What does the research say?
Let’s take a closer look at what researchers have discovered. Sexual dysfunction is a common problem for postmenopausal women, with an estimated range of 30% to 71% of women affected. In fact, postmenopausal women are 2.3 times more likely to experience sexual dysfunction than premenopausal women.
A single-blind, randomised clinical trial by Johnson et al., (2016) tested the efficacy of hypnotherapy on the improvement of sexual function in comparison a structured-attention control in 187 healthy post-menopausal women experiencing hot flashes.
Before the experiment, the participants gave baseline scores of different aspects of sexual functioning that may be influenced by their hormonal status, adding up to a total score.
The participants received 5 weekly sessions of hypnotic relaxation therapy, or of control exercises, before answering the questionnaires again. The participants then completed follow-up assessments at weeks 6 and 12.
At the start of the experiment, the hypnosis group had a base total score of 15.8 (out of 30), which rose to 17.9 at the end of the treatment, and then again to 18.7 at the 12-week follow-up. For the control group, their scores improved significantly less than the hypnosis group, with total scores starting at 13.7 and finishing at 15.29 by the 12-week follow-up. These differences, particularly with improvements to feelings of sexual pleasure and overall score, were statistically significant.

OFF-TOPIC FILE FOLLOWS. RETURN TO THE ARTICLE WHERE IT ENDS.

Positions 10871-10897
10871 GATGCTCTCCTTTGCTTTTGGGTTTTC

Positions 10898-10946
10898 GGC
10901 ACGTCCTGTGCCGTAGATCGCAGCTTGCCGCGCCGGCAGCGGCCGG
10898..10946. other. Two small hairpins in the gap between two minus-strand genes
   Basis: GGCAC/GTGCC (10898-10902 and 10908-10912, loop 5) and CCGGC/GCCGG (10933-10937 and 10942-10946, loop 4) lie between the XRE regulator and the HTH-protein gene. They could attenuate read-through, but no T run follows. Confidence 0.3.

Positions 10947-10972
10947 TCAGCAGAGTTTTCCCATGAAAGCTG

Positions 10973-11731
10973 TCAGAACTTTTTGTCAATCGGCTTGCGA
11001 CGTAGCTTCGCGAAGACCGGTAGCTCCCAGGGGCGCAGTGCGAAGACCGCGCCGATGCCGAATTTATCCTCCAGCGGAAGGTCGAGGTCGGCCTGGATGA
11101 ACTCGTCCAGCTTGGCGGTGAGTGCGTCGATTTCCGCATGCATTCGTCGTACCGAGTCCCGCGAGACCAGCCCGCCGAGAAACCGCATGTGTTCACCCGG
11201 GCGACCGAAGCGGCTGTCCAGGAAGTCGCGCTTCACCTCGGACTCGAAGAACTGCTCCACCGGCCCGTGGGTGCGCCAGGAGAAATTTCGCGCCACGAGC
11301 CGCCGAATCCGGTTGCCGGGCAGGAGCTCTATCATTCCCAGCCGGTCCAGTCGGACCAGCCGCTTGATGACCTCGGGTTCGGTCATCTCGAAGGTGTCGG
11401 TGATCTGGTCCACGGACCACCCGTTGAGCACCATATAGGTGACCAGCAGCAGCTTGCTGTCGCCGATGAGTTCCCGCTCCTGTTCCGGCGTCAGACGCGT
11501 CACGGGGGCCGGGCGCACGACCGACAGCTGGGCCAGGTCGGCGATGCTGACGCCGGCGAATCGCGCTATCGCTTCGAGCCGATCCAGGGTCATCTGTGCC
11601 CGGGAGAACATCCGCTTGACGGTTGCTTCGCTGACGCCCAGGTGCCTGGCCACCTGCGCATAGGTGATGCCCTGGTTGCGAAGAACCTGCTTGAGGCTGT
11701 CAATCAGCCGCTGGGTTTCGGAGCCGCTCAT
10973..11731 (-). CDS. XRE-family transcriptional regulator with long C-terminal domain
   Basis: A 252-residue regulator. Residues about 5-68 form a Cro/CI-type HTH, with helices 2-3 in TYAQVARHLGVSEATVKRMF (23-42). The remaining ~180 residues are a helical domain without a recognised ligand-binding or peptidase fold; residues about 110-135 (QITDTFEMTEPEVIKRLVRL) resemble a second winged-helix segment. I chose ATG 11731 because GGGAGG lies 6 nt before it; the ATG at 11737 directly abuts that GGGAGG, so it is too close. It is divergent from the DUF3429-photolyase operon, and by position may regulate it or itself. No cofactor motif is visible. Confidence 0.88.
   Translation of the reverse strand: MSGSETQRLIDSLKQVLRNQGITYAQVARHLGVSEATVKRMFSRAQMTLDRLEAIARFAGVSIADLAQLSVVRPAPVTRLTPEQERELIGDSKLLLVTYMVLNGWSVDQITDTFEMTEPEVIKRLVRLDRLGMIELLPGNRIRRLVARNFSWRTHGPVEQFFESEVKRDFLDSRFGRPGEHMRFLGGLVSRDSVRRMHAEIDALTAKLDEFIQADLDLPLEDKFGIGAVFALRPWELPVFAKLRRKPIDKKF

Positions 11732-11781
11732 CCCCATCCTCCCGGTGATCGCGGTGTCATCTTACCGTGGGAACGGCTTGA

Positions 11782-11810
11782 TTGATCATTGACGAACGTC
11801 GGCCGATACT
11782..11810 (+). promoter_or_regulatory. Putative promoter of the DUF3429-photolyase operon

Hot flashes can be uncomfortable, especially when you are trying to go about your normal life in peace. In 2013, Elkins et al. conducted a pilot investigation into hypnosis and how it can help with the management of hot flashes among postmenopausal women.
13 postmenopausal women participated in the study, who were suffering from either a minimum of 50 hot flashes a week or at least seven moderate/severe flashes a day. They were asked to keep a diary documenting their flashes and symptoms from the very start of the study until the end of their hypnosis interventions. The participants received five weekly sessions of guided self-hypnosis, lasting 30 minutes each time.